A couple of weeks ago, I went to see a consultant rheumatologist. It’s been about 15 months of various people saying ‘I don’t know what to do, I’ll refer you to…’ about the fact that I keep getting stress fractures but finally I was vaguely in the right place. I’m still not 100% sure what they do, but the gist is rheumatologists deal with bones, connective tissues, muscles etc. It’s less about the actual physical bones, like you’d see an orthopaedic doctor for, more to do with the way the whole skeletal/muscular system holding us together works.
I went to the appointment knowing that:
– I keep getting stress fractures which are slow to heal because my bone density is not very good
– the majority of my bones are classed as osteopenia and a few of them are osteoporosis. Osteopenia is like pre osteoporosis.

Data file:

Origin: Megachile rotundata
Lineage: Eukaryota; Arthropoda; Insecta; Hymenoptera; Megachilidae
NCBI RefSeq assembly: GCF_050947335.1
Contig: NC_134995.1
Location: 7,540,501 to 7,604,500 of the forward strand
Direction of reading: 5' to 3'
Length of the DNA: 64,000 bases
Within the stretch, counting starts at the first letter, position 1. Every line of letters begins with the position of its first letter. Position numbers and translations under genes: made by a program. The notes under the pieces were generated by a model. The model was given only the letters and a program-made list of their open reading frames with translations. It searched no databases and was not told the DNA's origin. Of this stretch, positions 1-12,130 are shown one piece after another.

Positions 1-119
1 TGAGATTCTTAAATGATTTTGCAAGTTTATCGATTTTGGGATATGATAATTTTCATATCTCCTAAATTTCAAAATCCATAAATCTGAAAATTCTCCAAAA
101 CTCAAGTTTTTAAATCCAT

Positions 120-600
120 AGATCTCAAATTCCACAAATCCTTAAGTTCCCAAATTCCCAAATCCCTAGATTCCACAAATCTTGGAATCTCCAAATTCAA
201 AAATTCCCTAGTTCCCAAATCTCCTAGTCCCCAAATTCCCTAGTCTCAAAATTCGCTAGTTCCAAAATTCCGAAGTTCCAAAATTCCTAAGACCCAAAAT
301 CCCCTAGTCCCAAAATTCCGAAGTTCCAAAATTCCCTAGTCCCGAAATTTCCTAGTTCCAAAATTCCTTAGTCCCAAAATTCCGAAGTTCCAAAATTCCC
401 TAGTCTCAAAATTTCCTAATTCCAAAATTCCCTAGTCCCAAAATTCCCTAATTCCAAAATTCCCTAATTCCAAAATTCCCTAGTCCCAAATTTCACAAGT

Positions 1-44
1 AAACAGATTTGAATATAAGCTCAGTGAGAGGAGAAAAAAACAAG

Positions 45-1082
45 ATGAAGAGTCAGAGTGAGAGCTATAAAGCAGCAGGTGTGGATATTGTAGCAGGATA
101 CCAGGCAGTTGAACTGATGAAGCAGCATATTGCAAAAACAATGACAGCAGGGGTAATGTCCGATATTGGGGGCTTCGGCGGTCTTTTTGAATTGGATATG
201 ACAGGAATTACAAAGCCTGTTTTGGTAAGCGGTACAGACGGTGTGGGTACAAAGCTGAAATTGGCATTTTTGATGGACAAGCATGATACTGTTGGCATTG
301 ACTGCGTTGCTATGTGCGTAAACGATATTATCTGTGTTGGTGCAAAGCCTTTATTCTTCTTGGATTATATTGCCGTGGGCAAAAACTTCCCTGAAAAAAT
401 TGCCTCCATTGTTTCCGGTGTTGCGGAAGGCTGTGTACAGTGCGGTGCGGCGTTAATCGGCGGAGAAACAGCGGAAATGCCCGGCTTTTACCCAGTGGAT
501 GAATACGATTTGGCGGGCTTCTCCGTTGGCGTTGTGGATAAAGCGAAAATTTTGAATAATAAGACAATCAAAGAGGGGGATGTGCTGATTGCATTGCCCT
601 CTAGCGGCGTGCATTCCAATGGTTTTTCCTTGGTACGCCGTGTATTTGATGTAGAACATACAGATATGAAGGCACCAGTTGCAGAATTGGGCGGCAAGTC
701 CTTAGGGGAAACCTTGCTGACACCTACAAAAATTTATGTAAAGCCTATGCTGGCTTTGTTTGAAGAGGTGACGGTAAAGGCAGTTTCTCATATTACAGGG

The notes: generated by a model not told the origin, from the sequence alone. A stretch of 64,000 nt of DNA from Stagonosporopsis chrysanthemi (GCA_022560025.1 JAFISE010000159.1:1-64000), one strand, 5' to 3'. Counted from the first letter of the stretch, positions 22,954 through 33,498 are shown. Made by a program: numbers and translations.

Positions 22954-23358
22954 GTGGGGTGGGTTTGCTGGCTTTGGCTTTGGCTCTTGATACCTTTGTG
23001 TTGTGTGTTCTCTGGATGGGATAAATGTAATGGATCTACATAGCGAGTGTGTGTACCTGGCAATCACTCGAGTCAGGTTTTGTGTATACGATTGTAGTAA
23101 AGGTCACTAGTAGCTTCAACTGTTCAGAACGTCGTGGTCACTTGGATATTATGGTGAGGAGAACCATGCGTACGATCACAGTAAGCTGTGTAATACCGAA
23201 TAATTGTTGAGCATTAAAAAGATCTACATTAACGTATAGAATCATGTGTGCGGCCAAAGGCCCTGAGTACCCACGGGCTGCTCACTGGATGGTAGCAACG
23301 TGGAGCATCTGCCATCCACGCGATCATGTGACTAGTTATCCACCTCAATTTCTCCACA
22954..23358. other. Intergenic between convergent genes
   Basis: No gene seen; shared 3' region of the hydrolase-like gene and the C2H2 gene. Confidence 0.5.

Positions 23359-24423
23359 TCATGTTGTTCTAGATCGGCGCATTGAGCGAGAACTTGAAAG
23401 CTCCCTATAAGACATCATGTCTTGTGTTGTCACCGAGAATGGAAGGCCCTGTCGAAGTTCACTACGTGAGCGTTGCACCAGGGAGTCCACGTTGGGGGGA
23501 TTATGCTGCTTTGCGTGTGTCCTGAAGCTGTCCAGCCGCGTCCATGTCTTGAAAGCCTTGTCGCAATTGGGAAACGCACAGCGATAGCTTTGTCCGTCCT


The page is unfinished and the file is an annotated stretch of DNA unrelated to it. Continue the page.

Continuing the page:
– having this diagnosis isn’t a great one at my age
– steroids make your bones weaker
– you can’t replenish bone density much beyond the age of 30 (in general, for everyone), you can only really maintain what you’ve got. So diet and supplements only do so much
– it’s unusual for a person my age to have the bone density scan results I have
– there are bone treatments available but no one is very keen on putting me on any.